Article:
Trussville City Schools taking different approach to classroom safety during COVID-19 pandemic

Local News

TRUSSVILLE, Ala. (WIAT) — For Trussville City Schools superintendent Dr. Pattie Neill, there’s always a lot of excitement and apprehension entering a new school year.

But with all the adjustments the district has made due to the COVID-19 pandemic, Neill said those emotions are more pronounced this year.

“It has been a mad dash to get organized,” Neill said. “And we’re really ready to get started.”

One-third of the district’s students started school Wednesday. The other two-thirds will start either Thursday or Friday, depending on their last names. It’s a staggered start that will allow students to get acclimated to new safety procedures while remaining socially distant. This week, teachers will make sure every student has a laptop and all other necessary supplies. They’ll also assign desks so each student can sit in the same seat throughout the semester. Parents will decide which learning option they want for their child.

“There are many, many different kinds of family dynamics, and there are students who really need to stay in that virtual environment,” Neill said. “There are other family dynamics that really require a need for face-to-face instruction.”

Those are two of the options parents will have this year. There’s also a blended approach that offers students the opportunity to attend in-person classes two days per week and learn virtually from home the other three.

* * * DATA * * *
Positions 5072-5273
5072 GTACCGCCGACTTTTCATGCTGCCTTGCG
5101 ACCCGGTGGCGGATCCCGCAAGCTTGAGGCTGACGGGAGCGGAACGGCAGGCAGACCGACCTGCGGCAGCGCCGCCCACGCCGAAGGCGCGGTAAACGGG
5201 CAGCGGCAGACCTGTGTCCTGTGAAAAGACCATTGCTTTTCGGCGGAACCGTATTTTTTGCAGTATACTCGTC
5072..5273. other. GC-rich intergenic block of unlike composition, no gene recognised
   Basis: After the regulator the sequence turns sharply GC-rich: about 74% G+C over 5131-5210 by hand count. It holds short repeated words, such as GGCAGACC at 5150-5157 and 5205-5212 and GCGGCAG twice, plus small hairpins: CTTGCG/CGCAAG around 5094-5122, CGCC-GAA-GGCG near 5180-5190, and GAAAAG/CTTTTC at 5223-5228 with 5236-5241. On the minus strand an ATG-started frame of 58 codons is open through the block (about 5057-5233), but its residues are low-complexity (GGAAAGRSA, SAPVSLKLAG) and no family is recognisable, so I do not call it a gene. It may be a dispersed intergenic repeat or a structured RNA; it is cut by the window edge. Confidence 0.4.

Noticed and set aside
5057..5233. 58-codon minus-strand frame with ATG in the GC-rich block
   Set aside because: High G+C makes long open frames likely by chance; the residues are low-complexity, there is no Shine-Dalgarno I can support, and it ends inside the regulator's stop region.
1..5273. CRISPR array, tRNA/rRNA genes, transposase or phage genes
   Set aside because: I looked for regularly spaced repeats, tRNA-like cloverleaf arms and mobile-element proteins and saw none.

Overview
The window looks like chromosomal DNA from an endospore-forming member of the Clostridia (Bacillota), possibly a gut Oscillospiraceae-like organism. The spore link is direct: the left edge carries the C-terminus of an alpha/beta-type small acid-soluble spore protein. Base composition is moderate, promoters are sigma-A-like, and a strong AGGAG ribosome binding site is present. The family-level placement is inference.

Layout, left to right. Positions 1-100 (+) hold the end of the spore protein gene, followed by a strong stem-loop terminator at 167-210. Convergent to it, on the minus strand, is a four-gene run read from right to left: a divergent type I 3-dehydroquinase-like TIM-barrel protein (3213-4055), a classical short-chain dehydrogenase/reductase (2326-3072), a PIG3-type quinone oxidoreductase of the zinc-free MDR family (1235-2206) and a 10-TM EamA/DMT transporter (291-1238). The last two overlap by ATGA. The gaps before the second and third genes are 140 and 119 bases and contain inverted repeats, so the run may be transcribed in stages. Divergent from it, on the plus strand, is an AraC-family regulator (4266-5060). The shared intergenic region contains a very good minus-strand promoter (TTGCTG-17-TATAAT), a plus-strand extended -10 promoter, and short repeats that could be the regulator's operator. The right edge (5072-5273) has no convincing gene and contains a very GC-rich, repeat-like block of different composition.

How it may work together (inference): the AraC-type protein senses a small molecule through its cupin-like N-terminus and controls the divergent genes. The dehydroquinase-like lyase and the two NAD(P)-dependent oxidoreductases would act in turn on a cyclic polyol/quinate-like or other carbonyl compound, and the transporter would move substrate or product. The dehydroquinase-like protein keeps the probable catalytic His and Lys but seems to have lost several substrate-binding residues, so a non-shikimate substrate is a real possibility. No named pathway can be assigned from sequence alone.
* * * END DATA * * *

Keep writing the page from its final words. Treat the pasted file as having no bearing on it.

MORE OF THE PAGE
The district also is using learning labs, which allow students to learn virtually while on campus. Schools will use existing spaces, such as libraries or auditoriums, as virtual classrooms. Students will see their teacher on a screen, and the teacher will be in another classroom down the hall in case in-person interaction is needed.

Neill said the learning labs help maximize space, while maintaining proper social distancing.

“We had to lower class sizes in order to do what we’re doing,” she said. “That was the main change.”

Desks in learning labs and regular classrooms are spaced 6 feet apart. Schools also have Plexiglas shields for use when close interaction is needed. Neill said the district is following guidelines in the State Department of Education’s Roadmap for Reopening and the Alabama Department of Public Health’s Back-to-School Toolkit. They also consulted with the Jefferson County Health Department and implemented strategies suggested by Gov. Kay Ivey’s office.


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